Background: Acute stroke patients are routinely positioned with the head of the bed (HOB) elevated at 30 degrees despite lack of evidence for increased intracranial pressure.
Objectives: To determine the effect of HOB positions in real time on residual blood flow velocity in acutely occluded arteries causing stroke and whether resistance to residual flow increased with lower HOB positions.
Methods: In a repeated-measures quasi-experiment, the effect of 30, 15, and 0 degrees HOB on middle cerebral artery (MCA) mean flow velocity (MFV) in patients with acute (<24 hours) ischemic stroke was measured with transcranial Doppler using MFV and pulsatility index (PI) of the residual flow signals at the site of persisting acute occlusion.
Results: Twenty patients were evaluated (mean age 60 +/- 15 years; median NIH Stroke Scale [NIHSS] score 14 points). MCA MFV increased in all patients with lowering head position (maximum absolute MFV value increase 27 cm/s, range 5 to 96% from baseline values at 30 degrees). On average, MCA MFV increased 20% (12% from 30 to 15 degrees and 8% from 15 to 0 degrees; p < or = 0.025). Mean arterial pressure and heart rate were unchanged throughout the intervention. PI remained unchanged (mean values 0.89 at 30 degrees elevation, 0.91 at 15 degrees elevation, and 0.83 at 0 degrees elevation) at each HOB position, indicating no increase in resistance to blood flow. Immediate neurologic improvement (average 3 NIHSS motor points) occurred in three patients (15%) after lowering head position.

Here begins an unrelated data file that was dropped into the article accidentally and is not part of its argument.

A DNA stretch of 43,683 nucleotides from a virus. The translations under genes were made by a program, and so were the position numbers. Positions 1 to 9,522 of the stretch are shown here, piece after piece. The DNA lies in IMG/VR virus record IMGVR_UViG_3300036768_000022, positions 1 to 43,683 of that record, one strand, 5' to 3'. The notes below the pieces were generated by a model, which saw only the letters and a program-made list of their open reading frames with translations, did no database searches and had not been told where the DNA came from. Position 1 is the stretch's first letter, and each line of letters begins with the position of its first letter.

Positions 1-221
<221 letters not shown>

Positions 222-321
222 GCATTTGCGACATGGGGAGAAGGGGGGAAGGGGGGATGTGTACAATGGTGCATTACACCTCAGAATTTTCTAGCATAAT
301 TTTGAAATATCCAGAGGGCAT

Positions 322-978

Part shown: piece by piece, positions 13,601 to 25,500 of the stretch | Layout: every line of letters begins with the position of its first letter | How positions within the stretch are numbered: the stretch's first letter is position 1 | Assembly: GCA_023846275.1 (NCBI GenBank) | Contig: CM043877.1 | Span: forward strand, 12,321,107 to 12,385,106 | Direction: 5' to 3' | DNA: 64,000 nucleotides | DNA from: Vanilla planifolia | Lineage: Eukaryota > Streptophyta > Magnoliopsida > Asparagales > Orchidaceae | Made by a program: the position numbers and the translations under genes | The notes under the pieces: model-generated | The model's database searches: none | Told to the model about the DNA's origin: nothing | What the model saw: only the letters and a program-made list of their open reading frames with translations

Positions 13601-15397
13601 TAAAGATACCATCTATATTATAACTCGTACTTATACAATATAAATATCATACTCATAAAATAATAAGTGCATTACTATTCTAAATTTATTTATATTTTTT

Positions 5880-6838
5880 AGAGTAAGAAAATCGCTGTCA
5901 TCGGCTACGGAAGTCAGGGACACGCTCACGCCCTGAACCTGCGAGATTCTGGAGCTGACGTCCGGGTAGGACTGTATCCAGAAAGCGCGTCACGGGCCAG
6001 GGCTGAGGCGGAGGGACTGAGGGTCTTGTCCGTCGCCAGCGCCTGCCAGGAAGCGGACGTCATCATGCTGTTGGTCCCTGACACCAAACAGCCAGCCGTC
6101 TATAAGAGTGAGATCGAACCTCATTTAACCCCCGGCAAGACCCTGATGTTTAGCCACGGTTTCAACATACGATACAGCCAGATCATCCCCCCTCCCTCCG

Conclusion: Acute ischemic stroke patients may benefit from lower head-of-the-bed positions to promote residual blood flow to ischemic brain tissue.